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Re: 2013 - A New Hope
From: Dominique Brezinski <dominique.brezinski () gmail com>
Date: Tue, 24 Dec 2013 08:22:01 -0800

I think you just highlighted the catalyst for a truly Gibson-esque future
where the power of corporations greatly supersedes governments. When
corporations are forced to turn their resources and innovation towards
defending against governments, their agility and cross-border capability
will play to their advantage. Taxation is an example on the finance side.
We will see how it plays out on the information side.


On Tue, Dec 24, 2013 at 7:50 AM, Dave Aitel <dave () immunityinc com> wrote:

2013 - A New Hope

So I hesitate to make predictions, but I think it's important to at some
level acknowledge that 2013 was a huge year for information security. A few
things happened... :

o The rebirth of managed security services.

When you don't care about bringing hackers to court, but you DO care about
the security of your IP, you start to evolve a very different fabric on
your network and you need a completely different specialist set of skills.
Managed Security Services used to be the haven of total technical
wash-outs, with IDS monkeys watching screens for alerts nobody cared about.
This has changed, and I think the watershed moment was February 2013, with
Mandiant releasing their APT1 
We are moving to a much more highly skilled, and expensive, version of
managed security services, with Mandiant, Crowdstrike, Terremark, and
others all competing with similar technologies and methodologies and price
points. This is the pendulum swinging away from offense a bit more,
assuming people can afford these services (which is not at all a given).

o The Snowden Event

Look, there's very little in the "revelations" Snowden has talked about
that wasn't already highly visible to industry insiders: What can be done,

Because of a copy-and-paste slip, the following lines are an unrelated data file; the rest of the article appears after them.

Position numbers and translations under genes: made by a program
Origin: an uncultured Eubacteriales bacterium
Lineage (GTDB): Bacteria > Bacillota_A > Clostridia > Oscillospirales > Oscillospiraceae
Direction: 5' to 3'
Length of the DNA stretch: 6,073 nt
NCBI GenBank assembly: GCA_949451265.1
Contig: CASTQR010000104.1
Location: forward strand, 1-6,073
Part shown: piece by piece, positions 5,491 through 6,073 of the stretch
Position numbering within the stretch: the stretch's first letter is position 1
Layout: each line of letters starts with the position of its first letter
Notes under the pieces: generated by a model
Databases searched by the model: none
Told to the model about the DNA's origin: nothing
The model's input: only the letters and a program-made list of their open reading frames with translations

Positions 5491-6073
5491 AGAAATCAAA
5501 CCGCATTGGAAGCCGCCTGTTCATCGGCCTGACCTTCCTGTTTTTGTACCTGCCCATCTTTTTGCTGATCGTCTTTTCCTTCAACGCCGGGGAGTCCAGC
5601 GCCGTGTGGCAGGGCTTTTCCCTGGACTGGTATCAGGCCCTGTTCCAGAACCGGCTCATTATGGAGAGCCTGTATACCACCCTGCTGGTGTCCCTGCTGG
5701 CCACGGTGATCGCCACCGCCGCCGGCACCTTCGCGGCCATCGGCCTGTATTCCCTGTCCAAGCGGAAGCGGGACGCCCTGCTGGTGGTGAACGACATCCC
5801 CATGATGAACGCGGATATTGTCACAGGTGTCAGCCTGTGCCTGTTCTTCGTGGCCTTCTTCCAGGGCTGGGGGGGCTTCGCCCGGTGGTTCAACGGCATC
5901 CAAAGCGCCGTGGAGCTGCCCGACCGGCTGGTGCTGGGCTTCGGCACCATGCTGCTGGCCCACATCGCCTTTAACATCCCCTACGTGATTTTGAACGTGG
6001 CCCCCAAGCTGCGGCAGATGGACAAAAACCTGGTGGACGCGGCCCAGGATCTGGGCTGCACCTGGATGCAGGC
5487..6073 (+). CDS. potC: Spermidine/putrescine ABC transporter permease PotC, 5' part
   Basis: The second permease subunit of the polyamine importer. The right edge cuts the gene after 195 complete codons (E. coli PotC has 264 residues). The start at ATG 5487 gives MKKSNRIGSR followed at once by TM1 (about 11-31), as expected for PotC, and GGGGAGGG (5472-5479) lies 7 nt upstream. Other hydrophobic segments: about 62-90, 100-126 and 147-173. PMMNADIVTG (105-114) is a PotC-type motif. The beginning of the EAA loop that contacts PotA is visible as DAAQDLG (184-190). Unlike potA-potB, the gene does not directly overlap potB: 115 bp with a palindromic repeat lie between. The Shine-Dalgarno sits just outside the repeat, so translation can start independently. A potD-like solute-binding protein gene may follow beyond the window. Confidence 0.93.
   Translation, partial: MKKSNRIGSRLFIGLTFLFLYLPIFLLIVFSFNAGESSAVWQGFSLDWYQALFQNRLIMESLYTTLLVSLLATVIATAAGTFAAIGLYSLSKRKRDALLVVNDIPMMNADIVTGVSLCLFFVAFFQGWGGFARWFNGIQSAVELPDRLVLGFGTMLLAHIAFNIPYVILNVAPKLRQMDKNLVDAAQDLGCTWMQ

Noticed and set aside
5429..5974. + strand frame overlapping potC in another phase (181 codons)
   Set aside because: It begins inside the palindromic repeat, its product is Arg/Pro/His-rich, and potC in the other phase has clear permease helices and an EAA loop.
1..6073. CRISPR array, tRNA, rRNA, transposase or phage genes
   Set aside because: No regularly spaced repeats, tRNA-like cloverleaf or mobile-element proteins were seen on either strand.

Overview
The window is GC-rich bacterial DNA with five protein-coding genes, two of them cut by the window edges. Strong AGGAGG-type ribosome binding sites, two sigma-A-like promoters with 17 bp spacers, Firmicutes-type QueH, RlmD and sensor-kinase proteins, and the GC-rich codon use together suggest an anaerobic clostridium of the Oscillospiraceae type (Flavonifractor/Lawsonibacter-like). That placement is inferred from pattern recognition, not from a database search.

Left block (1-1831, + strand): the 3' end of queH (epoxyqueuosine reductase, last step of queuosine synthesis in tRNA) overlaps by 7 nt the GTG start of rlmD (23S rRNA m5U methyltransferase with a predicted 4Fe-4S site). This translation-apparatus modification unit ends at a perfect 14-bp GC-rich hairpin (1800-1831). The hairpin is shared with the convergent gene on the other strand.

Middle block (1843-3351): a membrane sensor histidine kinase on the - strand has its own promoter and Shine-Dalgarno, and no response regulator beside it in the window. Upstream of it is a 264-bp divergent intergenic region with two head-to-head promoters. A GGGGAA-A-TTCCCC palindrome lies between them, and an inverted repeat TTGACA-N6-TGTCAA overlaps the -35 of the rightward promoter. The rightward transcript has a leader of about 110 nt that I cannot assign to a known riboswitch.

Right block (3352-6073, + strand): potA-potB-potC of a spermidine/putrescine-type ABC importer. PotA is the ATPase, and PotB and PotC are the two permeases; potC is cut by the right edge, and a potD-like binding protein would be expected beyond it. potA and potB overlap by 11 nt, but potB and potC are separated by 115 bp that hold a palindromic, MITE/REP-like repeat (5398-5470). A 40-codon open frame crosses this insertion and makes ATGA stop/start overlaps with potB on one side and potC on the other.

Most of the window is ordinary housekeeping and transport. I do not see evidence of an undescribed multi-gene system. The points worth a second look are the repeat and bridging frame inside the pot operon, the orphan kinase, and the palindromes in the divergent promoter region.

is being done. And everyone who says Cyber is a asymmetric warfare should
be eating their words now, since you cannot believe the US Intel Community
has succeeded to the level they have in this space and think it was a game
for small players anymore.  My USENIX talk from 2011<http://www.youtube.com/watch?v=D5ULFP4CgQU>pointed out much of 
what has come out. The most obvious angle on the story
is the growing push-back from corporations. Google building certificate
pinning into Chrome by default hurts not just Iran, but also all the allied
governments Google calls home, who are just as happy about how the global
PKI system SSL depends on bends to their whims. The corporations have been
taking huge unbalanced risks on behalf of their governments, and these
chickens are coming home to roost. Or, to be more specific, vultures, as Huawei
being thrown out of the largest market for IT gear in the world. But
it's exactly that horrifying prospect that scares Facebook and Google and
every other big US IT company into taking a hard line with the USG, and no
doubt, with one eye on Cisco's revenue sheet

To quote from today's Washington Post 
Microsoft general counsel Brad Smith took to his company’s blog and called
the NSA an “advanced persistent 
— the worst of all fighting words in U.S. cybersecurity circles, generally
reserved for Chinese state-sponsored hackers and sophisticated criminal

What should scare administration officials is that when you talk to big
financials in NY, they feel the exact same way. In my discussions, they are
now MORE invested in securing themselves against the US Government than the
Chinese government!

It is safe to say these battle lines have yet to be completely redrawn,
and when they do the Chinese and US governments will be on the same side,
with Chinese and US corporations allied against them.

And we will then officially exit the "Golden age of SIGINT" and enter the
scrappy Bronze Age of Targeted Access.

o The rise of Bitcoin

The financials (and business in general) are extremely excited about the
useful shared delusion that is Bitcoin. Nobody knows how this pans out, but
it doesn't necessarily pan out well for groups whose root of power is
controlling the flow of 

o The cementing of Leaks as cyberweapons

Every reporter I talk to now who is starting a new venture has a
foundational element of "some place people can send me leaked documents".
The concept of leaking things into the public eye as a cyber-weapon has
gone from "Assange is a crazy loon" to "This is how things get done" in a
fairly rapid space. It's easy to forget that the whole reason he started
WikiLeaks was that he believed that you could forever change how government
works by draining the ocean of secrecy they live in (and of course, to get
babes). The Russian and Chinese and Iranians and so forth are snarkily
reveling in how the USG is painfully handling the leaks, but of course,
their turn is coming, and they are far more vulnerable.


So to sum up, 2013 was a year governments (and in particular the USG)
found their influence sharply contracting, with budget cuts, shutdowns, and
philosophical pressure on all sides. I, with the rest of the hacker
community, look forward to 2014, when the empire can strike back.


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